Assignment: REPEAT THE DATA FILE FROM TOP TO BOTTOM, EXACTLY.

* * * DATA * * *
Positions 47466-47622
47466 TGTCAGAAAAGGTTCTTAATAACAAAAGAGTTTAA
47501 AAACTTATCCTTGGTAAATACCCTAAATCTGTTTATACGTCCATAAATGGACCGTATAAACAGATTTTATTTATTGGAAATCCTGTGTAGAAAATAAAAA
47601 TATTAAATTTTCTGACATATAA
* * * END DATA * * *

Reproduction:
Positions 47466-47622
47466 TGTCAGAAAAGGTTCTTAATAACAAAAGAGTTTAA
47501 AAACTTATCCTTGGTAAATACCCTAAATCTGTTTATACGTCCATAAATGGACCGTATAAACAGATTTTATTTATTGGAAATCCTGTGTAGAAAATAAAAA
47601 TATTAAATTTTCTGACATATAA